by Tess Lyons, Staff Photographer

In Mascara, MVMENT Staff Photographer Tess Lyons explores the theme of breaking gender roles through four related pieces: Mascara, Break Time, On the Wall and Dinner Date.


In this image the roles are reversed with the woman relaxing, having a cigarette, while the man is primping himself, taking the most time and. Constantly in society, women are portrayed as the high maintenance ones who take the longest to get ready, while men just sit back and wait.

Break Time

Showing multidimensional women was the goal for this piece. When smoking first became popular, in was advertised as being masculine and a manly activity to participate in. This image shows a female breaking the gender expectation that men are the only ones to enjoy a cigarette break. The lighting in the image has a burnt yellow/orange vibe to it as cigarettes burn your lungs. The lighting and grainy feel also brings that vintage aspect to the photo, making it seem like it was taken in the same time period that women were not expected to smoke.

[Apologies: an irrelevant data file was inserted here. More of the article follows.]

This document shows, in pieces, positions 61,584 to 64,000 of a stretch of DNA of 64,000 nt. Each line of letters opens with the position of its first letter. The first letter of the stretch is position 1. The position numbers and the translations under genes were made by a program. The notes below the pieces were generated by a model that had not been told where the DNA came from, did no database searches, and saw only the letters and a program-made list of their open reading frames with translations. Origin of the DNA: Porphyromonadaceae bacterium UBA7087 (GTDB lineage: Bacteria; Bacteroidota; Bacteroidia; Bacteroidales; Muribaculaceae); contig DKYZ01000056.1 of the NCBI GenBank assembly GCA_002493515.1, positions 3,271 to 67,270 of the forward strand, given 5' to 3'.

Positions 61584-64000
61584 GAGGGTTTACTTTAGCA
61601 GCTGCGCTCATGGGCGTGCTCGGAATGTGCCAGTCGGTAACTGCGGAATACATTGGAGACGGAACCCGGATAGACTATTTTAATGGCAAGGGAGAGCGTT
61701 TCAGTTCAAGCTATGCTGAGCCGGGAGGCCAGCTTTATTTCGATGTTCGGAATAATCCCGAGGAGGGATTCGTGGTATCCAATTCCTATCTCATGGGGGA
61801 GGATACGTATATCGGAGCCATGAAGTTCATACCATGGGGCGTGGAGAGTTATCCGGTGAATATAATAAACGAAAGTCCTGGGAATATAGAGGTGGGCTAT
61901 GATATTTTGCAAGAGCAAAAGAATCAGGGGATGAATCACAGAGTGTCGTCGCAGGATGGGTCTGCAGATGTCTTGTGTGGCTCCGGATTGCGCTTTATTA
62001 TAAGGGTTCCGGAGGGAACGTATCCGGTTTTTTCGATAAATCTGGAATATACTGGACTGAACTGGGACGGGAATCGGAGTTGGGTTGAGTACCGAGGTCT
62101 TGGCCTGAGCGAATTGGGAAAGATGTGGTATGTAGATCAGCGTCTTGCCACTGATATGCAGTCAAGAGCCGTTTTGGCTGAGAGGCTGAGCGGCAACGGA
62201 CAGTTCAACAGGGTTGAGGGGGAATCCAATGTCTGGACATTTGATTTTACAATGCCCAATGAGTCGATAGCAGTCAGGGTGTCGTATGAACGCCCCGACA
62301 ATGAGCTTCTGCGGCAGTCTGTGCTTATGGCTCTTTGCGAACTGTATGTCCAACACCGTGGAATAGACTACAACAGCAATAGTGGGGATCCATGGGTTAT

On the Wall

In On the Wall, the dynamic is switched between the woman and the man. Women are stereotypically thought to be more self conscious about their appearance and their flaws. On the Wall has the man holding the mirror in an attempt to gain better control in his journey to feel comfortable with his appearance. There already is a mirror hanging, so the fact that he chose to hold one sheds even more light on the common thought that women care deeply about their appearance.

Dinner Date

Dinner Date has its name because both the subjects are preparing for an evening out. I incorporated over the top makeup on the man and hair curlers because woman typically are thought and expected to go all out with their looks on special occasions. The woman is taking her time smoking a cigarette with a look of boredom on her face. Men majority of the time are portrayed as taking less time to get ready, even though this is not always the case. This series is about stereotypes and addressing them, which in turn just points out how unnecessary and sometimes silly they are.